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Colgate Palmolive Philippines vs Ople
G..R. No. 73681
June 30, 1988
This is a petition for certiorari seeking to set and annul the order then Minister Blas Ople of the Ministry of Labor and Employment (MOLE).
On March 1, 1985, the respondent Union filed a Notice of Strike with the Bureau of Labor Relations (BLR) on ground of unfair labor practice consisting of alleged refusal to bargain, dismissal of union officers/members; and coercing employees to retract their membership with the union and restraining non-union members from joining the union.
After efforts at amicable settlement proved unavailing, the Office of the MOLE, upon petition of petitioner assumed jurisdiction over the dispute pursuant to Article 264 (g) of the Labor Code.
Colgate Palmolive Philippines, Inc in its position stated that There is no legal basis for the charge that the company refused to bargain collectively with the union considering that the alleged union is not the certified agent of the company salesmen. The union's status as a legitimate labor organization is still under question because on 6 March 1985, a certain Monchito Rosales informed the BLR that an overwhelming majority of the salesmen are not in favor of the Notice of Strike allegedly filed by the Union.
The respondent Union, on the other hand, in its position paper, reiterated the issue in its Notice to Strike, alleging that it was duly registered with the Bureau of Labor Relations.
On August 9,1985, respondent Minister rendered a decision which found no merit in the Union's Complaint for unfair labor practice allegedly committed by petitioner as regards the alleged refusal of petitioner to negotiate with the Union, and the secret distribution of survey sheets allegedly intended to discourage unionism. It also found the three salesmen, Peregrino Sayson, Salvador Reynante & Cornelio Mejia "not without fault" and that "the company has grounds to dismiss above named salesmen"
Respondent Minister directly certified the respondent Union as the collective bargaining agent for the sales force in petitioner company and ordered the reinstatement of the three salesmen to the company on the ground that the employees were first offenders.
(a) W/N respondent Minister committed a grave abuse of discretion when he directly certified the Union solely on the basis of the latter's self-serving assertion that it enjoys the support of the majority of the sales force in petitioner's company?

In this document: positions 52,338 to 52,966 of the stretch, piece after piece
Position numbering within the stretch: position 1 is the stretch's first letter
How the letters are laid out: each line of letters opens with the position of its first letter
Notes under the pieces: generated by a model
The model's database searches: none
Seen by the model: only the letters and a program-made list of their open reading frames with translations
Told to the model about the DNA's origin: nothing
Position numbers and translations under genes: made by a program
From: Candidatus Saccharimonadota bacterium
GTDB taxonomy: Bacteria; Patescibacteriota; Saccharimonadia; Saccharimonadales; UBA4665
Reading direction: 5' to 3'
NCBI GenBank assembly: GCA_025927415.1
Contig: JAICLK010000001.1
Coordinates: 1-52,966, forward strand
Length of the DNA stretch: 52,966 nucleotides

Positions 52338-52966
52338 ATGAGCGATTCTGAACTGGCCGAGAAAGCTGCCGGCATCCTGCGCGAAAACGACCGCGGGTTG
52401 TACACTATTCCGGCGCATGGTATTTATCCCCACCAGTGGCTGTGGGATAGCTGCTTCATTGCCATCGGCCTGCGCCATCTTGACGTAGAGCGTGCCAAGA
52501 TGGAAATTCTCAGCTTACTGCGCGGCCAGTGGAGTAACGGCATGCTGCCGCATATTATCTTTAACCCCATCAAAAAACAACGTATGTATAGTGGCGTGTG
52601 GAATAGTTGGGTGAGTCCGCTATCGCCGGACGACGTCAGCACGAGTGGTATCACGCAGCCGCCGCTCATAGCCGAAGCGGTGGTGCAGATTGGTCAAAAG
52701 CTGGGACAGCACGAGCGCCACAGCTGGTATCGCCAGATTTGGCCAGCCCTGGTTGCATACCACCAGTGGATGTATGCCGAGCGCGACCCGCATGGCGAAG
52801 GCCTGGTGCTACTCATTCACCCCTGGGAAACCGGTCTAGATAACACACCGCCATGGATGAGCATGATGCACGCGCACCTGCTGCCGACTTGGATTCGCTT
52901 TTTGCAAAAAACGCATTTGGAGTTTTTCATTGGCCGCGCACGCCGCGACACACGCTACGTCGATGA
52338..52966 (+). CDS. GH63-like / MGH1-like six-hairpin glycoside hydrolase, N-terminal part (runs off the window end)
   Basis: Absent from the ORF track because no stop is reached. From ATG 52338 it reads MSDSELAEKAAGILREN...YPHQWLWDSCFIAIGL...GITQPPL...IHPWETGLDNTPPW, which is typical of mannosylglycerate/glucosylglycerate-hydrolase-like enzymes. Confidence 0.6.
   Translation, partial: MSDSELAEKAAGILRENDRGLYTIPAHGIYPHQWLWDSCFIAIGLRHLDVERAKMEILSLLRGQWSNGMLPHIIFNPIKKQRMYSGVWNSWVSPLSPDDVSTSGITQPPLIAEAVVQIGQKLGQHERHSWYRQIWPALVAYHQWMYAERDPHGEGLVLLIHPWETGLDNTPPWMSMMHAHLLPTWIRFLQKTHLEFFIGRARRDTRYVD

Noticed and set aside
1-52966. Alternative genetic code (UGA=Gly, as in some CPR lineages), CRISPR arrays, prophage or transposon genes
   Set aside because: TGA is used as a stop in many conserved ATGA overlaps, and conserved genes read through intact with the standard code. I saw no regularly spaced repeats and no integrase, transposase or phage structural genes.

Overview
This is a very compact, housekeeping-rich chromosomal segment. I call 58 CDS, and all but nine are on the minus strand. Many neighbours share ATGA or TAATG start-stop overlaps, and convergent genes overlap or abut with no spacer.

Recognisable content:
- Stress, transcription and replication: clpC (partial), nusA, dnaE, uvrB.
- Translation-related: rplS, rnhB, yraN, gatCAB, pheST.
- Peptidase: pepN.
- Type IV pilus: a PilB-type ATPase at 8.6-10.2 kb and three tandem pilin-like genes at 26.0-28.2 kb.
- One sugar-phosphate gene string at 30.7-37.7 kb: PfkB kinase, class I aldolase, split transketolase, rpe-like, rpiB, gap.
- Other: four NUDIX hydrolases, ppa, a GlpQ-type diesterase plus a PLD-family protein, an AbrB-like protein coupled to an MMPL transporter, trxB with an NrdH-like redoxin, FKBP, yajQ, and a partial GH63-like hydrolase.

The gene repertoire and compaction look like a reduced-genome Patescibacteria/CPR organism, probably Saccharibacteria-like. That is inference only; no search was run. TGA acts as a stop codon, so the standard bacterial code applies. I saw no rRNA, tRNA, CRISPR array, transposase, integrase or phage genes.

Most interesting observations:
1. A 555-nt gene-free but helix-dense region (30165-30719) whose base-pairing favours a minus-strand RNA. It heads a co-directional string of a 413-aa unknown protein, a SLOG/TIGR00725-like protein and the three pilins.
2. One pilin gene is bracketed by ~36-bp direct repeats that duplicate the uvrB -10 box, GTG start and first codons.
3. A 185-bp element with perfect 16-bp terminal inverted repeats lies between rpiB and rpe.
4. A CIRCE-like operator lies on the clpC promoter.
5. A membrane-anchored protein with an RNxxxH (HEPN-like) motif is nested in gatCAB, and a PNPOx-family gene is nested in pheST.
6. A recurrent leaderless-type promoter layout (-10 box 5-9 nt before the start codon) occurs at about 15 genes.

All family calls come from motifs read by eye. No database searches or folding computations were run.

(b) W/N respondent Minister created havoc by impliedly establishing a procedural short-cut to obtaining a direct certification-by merely filing a notice of strike?
Petitioner concedes that respondent Minister has the power to decide a labor dispute in a case assumed by him under Art. 264 (g) of the Labor Code but this power was exceeded when he certified respondent Union as the exclusive bargaining agent of the company's salesmen since this is not a representation proceeding as described under the Labor Code. Moreover the Union did not pray for certification but merely for a finding of unfair labor practice imputed to petitioner-company.
The order of the respondent Minister to reinstate the employees despite a clear finding of guilt on their part is not in conformity with law. Reinstatement is simply incompatible with a finding of guilt. Where the totality of the evidence was sufficient to warrant the dismissal of the employees the law warrants their dismissal without making any distinction between a first offender and a habitual delinquent. Under the law, respondent Minister is duly mandated to equally protect and respect not only the labor or workers' side but also the management and/or employers' side. The law, in protecting the rights of the laborer, authorizes neither oppression nor self-destruction of the employer.
However, Respondent Minister has still maintained in his assailed order that a just cause existed to justify the dismissal of the employees. Respondent Minister has not made any finding substantiated by evidence that the employees were dismissed because of their union activities.
WHEREFORE, judgment is hereby rendered REVERSING and SETTING ASIDE the Order of the respondent Minister, dated December 27, 1985 for grave abuse of discretion. However, in view of the fact that the dismissed employees are first offenders, petitioner is hereby ordered to give them separation pay. The temporary restraining order is hereby made permanent.